Daredevil 19 Featured Reviews 

“Daredevil” #19

By | April 20th, 2017
Posted in Reviews | % Comments

Charles Soule’s “Daredevil” run didn’t pop right out of the gate like I was expecting it too. However, Soule has been able to expand and make the most out this series overtime. The run so far has been built around the huge mysteries of what happened in Daredevil’s life post-“Secret Wars.” Filling in that information looked like a pretty standard affair…until this issue threw a massive curve ball and followed-up on the Netflix expanded Universe in a surprising and fascinating manner.

While the tone of this “Daredevil” run is ultimately more serious than what came before, Soule and Marc Laming double-down on the psychological paranoia that fueled some of Mark Waid and Chris Samnee’s greatest “Daredevil” stories.

Cover by Dan Mora and Dan Panosian

Daredevil #19
Written by Charles Soule
Illustrated by Marc Laming
Colored by Miroslav Mrva & Matt Milla
Lettered by VC’s Clayton Cowles

HE RIVETING MYSTERY BEHIND DAREDEVIL’S SECRET IDENTITY CONTINUES! How low will MATT MURDOCK sink to hide his secret identity? What caused the rift between Matt and his best friend, FOGGY? The revelations may be impossible to come back from…

While the the “Purple” arc has been enjoyable up to this point, I thought this series was out of tricks–yet this issue digs deeper into the mind of “Daredevil” than any other installment in the run. This story is a hallmark of the new “Daredevil” series, obfuscating the ending of a simple story with complex narrative techniques that need to be applied on a character with decades of storytelling behind him. Shifting the “Daredevil” status quo largely back-to-basics was disappointing at first, until Soule spent the time justifying why this was a healthy new start for the character’s future.

In past issues, Waid and Samnee wrote a happy ending for Murdock. Picking up the pieces and starting fresh with the character is more than intimidating and now Soule has the tough job of making sure he’s justifying these changes after spending so long shrouding them in mystery. However, the writer has the impossible task of still turning this in an entertaining story in a visual medium. What follows is a bevy of card tricks that infuse this issue with energy and lots of “Daredevil” continuity that is going to make devoted readers of this character scream with delight.

Even though this is definitively a huge (maybe even the biggest) piece of the “Purple” storyline, Soule starts from the ground-up, making this comic extremely accessible to anyone who has watched the “Daredevil” television series. From the beginning, the writer gently layers more and more continuity on the series until it perfectly fits into place with the rest of the story and series up to this point. When executed correctly, this is one of the most impressive narrative tricks that can be deployed in a comic book. More importantly, there’s also a collection of visual tricks that make this issue perfect for a visual medium.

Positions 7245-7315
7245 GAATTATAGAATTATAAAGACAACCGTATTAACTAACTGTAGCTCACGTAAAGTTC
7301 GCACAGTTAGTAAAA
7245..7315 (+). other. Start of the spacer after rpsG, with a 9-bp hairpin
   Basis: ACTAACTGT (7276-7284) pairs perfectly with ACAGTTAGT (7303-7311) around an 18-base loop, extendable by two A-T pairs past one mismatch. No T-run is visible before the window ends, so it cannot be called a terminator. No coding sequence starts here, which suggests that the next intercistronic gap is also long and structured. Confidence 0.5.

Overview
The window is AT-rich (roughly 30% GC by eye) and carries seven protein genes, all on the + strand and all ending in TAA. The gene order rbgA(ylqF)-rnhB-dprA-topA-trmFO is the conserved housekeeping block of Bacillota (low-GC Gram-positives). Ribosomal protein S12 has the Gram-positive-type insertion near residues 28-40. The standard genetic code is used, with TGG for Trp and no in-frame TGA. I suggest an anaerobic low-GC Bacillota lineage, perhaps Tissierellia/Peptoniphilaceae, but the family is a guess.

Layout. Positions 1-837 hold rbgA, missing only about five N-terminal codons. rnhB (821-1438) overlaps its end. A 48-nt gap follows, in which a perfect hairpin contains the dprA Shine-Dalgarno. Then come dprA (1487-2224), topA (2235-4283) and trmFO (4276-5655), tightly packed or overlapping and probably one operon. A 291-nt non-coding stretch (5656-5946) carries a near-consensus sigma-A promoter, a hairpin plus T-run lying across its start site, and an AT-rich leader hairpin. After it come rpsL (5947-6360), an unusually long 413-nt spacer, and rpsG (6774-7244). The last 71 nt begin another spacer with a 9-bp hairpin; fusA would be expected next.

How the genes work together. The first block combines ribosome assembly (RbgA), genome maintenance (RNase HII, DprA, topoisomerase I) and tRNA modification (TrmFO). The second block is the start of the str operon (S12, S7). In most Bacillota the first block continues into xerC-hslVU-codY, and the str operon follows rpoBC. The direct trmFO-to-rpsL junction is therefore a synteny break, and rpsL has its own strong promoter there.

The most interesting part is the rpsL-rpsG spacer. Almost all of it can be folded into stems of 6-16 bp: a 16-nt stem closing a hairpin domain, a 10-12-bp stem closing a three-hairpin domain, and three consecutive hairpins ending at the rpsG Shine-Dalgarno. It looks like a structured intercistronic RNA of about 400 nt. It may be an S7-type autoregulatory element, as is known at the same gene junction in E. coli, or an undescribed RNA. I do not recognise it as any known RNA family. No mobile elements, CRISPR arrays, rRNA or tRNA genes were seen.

Marc Laming keeps the signature style of this the book in check despite being a fill-in artist replacing both Ron Garney and Goron Sudzuka. Laming draws really slick, good-looking people, to the point where I did have problems telling some of the characters in this story apart. The saving grace of this issue is how all the character costumes all look so dynamic in his story. Laming follows-up on so many old designs but updates the look for a 2017 comic ever so slightly. Laming also bursts out the weird here with some really weird Kirby designs that he gets a chance to toy with.

Even if the artists on this series do change, the coloring could arguably be the most essential part to this book. Matt Milla Miroslav Mrva’s incredibly distinctive color palette always make this comic look incredibly stylish. There’s even a new hue of color that is more prominently added here to fit in with the rest of the comic. Laming evokes Sudzuka evocatively with thin figure work and an skinny, curvy lines-everybody in this issue is beautiful and a little creepy.

This issue is the kind of stuff longtime “Daredevil” readers are going to get a kick out of. New readers to this story so far or just this individual comic will find enough material in this eerie issue to get them to come back for more. “Purple” sailed up the psychological horror elements of “Daredevil” to the max, teasing why Murdock was willing to throw his entire life away and go back to cowl. I hope Soule continues to throw some huge curveballs at this comic and continue to look at the character in such a unique manner.

There’s never been a chapter on this new run that hasn’t had an excellent tone, meaning that when Soule is ready to deliver the content, there’s a good chance that the work will land. It hasn’t hurt that throughout this run “Daredevil” has had an excellent art team including Sudzuka, Garney and now Laming who fits in nicely with the others including the incredible color palette Miroslav Mrva and Matt Milla tying the entire package together. This one isn’t to be missed.

Final Verdict: 8.0: Soule and Laming introduce readers into some bleak, introspective territory in “Daredevil” #18, calling on the very core of the blind lawyer.

Alexander Jones